Chinese, 2002

Directed by Zhang Yimou

Starring: Jet Li, Donnie Yen, Tony Leung Chiu-Wai, Maggie Cheung Man-Yuk, Zhang Ziyi†

99 minutes†

Reviewed by Teri Tom

Rating (a 1 Ė 6 scale): 6

When I review a film, there are certain laws of nature you can count on. If itís got wirework, I wonít like it. If itís very plotty Ė and Heroís got multiple plot lines Ė I wonít like it. If itís got Jet Li, I wonít like it. If itís completely devoid of humor, I ainít gonna like it. Well.†Hero†has all of these things, and itís easily the best martial arts film Iíve seen all year. I hate to recite plots, so once again, from the DVD case:†

"At the end of Chinaís Warring States, the Kingdom of Qin is the most ruthless and ambitious of the seven states. Its King is the target of assassins from all over China. Of all the would-be assassins, Broken Sword, Flying Snow and Sky are the most dangerous. When Nameless kills all three, he is offered a chance to meet the King. Nameless explains to the King how he used their personal relationships to expose and attack their weaknesses, but the King tells a different version of the same story.Ē†

The plot summary alone kept me from popping this disc into the player for weeks. As I said, Iím not a plotty person. Donít let it scare you, and thatís all Iíll say before I give something away.†

Visually, Hero really is like nothing Iíve ever seen before. There are color schemes for each major chapter in the story. The extras on Disc Two of this set describe them as red for "passion,Ē blue for "romance,Ē and white for "truth.Ē The costumes, landscapes, and elaborate sets all change with the story. This excruciating attention to detail allows the viewer to fully enter the fantasy Ė and enables curmudgeons like me to accept the wirework.†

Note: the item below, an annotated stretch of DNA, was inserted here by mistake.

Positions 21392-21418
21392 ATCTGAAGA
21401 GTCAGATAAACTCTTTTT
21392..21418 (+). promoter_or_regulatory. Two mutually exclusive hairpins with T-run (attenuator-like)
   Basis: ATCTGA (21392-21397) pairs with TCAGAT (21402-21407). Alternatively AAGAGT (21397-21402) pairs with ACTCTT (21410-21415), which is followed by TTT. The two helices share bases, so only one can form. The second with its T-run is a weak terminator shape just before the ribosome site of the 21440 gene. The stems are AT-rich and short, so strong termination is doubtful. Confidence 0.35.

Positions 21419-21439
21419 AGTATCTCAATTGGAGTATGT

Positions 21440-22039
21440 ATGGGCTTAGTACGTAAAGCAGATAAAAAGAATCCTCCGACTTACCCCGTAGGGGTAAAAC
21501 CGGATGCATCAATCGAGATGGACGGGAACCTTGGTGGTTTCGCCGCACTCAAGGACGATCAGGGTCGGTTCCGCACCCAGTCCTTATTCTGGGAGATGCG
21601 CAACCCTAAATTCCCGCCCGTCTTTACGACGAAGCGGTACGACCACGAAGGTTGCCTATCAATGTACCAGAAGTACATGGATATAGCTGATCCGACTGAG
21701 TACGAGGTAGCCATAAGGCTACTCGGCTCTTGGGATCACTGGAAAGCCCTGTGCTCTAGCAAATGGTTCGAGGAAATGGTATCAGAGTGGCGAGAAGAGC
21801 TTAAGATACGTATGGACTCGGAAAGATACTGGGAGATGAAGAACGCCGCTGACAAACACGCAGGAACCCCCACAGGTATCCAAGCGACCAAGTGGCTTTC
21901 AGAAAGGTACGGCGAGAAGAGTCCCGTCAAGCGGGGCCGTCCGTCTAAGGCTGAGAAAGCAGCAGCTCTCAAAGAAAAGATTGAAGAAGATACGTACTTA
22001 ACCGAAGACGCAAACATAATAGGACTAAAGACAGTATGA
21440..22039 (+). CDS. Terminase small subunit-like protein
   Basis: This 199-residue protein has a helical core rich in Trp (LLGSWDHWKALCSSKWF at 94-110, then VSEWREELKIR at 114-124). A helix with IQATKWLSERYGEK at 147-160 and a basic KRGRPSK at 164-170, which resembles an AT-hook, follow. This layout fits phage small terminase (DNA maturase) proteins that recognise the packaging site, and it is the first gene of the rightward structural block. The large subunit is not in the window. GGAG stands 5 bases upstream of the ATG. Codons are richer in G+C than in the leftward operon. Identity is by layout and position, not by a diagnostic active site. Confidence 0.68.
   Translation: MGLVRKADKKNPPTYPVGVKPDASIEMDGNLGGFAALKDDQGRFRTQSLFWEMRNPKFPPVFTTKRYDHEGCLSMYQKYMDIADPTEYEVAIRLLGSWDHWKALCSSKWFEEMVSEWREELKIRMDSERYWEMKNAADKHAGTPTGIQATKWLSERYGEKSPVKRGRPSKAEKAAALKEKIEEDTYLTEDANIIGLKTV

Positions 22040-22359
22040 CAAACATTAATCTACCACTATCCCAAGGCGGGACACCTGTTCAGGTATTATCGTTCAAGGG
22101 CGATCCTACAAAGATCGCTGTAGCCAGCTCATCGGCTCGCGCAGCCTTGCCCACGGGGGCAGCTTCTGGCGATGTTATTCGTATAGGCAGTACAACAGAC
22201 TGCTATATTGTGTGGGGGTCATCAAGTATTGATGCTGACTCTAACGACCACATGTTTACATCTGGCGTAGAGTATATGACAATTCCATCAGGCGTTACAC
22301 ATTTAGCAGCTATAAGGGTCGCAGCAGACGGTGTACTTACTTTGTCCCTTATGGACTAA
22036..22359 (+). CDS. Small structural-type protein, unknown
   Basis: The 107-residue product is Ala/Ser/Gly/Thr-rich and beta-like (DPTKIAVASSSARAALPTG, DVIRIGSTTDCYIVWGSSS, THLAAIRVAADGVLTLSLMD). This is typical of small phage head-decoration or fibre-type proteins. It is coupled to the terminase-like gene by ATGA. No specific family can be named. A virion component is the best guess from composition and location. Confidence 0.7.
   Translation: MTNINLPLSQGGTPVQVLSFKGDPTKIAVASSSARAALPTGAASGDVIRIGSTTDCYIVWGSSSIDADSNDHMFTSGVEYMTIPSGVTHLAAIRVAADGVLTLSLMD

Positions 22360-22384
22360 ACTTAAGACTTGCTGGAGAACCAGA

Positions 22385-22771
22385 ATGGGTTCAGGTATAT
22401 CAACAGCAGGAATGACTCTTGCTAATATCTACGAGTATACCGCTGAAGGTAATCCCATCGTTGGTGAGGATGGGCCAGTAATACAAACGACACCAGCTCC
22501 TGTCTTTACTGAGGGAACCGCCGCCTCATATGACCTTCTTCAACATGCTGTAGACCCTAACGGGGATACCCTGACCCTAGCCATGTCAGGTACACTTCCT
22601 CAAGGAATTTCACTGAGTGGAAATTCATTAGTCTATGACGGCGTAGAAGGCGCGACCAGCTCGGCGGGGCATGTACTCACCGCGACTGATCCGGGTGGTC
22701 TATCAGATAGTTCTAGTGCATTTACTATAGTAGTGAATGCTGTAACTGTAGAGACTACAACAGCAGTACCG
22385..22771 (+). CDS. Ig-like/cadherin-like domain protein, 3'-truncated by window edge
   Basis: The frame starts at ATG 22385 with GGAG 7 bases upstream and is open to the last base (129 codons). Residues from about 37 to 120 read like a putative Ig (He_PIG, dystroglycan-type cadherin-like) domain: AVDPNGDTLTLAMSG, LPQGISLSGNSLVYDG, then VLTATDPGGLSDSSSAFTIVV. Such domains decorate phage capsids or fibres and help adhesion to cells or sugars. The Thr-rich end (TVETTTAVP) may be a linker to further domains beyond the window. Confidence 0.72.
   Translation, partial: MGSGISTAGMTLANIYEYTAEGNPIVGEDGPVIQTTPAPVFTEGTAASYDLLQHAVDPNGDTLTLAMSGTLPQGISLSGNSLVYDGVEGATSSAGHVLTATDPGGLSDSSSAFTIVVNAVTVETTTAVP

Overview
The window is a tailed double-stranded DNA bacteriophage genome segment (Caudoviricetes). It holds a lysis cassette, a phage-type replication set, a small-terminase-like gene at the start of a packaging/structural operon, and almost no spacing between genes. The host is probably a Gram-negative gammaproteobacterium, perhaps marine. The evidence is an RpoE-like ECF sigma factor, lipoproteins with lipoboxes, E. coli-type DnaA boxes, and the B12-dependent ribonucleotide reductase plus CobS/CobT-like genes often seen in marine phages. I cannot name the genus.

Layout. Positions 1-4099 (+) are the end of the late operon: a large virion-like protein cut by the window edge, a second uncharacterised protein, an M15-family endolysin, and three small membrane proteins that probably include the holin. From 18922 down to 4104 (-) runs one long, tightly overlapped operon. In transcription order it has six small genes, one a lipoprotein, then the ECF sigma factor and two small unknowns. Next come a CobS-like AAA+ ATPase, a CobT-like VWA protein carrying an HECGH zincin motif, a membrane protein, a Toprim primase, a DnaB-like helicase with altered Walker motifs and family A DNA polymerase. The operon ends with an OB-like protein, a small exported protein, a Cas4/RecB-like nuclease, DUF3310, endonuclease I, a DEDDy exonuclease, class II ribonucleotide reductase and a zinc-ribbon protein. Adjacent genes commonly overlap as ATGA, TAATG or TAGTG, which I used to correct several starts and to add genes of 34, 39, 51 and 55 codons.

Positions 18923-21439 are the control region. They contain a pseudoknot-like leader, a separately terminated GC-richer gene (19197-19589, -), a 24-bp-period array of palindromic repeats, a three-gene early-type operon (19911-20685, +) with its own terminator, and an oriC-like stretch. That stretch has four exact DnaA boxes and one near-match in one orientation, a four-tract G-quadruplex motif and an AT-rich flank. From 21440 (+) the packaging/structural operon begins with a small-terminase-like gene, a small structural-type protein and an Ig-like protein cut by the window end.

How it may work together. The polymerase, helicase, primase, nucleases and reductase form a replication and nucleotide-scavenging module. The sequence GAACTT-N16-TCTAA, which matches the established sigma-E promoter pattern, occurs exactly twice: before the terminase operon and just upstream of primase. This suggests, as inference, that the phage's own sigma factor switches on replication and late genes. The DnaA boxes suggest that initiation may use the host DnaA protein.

Yes, letís talk about those fight scenes. I complain quite frequently and loudly about wirework, CGI, and fast editing. In general, I like to see real people moving the way real people can Ė on the ground! Needless to say, I wasnít a huge fan of Crouching Tiger, Hidden Dragon. But where that filmís fight scenes differ from Heroís is in the tempo. Crouching Tiger is like speed metal, and maybe Iím just getting too old for speed metal. Hero goes the other way. Everything is in slow motion. And itís beautiful. Some of you may ask, "What about the forest scene in Crouching Tiger? Thatís in slo-mo.Ē And I donít have a clear explanation. Again, maybe itís the attention to detail. Or perhaps we get to see Jet Li and Donnie Yen in slo-mo Ė two guys who move a wee bit better than Chow Yun Fat.

Presenting everything in slo-mo means that everything flows. And I mean everything. Robes, hair, sand, drapes, leaves. The sets have a life of their own, and the overall effect is so convincing, that even I had to forgive, and actually enjoy, the wirework. Kudos to cinematographer Christopher Doyle. Fucking brilliant.

Of course, all of this art direction and fight choreography means nothing if the actors arenít up to snuff. Well, the acting is top notch all around. Why is it that when a bunch of marquee names in Hollywood star in the same film, it sucks? Yet here we have some of the biggest names in Chinese film, and the result really is epic Ė one of the most overused words in film reviews Ė but in this case, it does fit the bill. Chen Daoming is exactly how I would imagine an emperor. Maggie Cheung, Donnie Yen, Zhang Ziyi, and my fave, Tony Leung Chiu Wai Ė all subtly brilliant and proving that less really is more. And, yes, I even liked Jet Li this time around.

Earlier I mentioned the lack of humor. Itís torturous to watch a film that takes itself too seriously or is painfully self-important. Hero is so good, though, it pulls off this sweeping story, raising questions about politics, martyrdom, and, of course, love. At a time when cynicism and irony are revered, Hero, without a shred of humor, is a welcome change. As Morrissey once wailed, "Itís so easy to laugh. Itís so easy to hate. It takes guts to be gentle and kind.Ē Heroís got guts.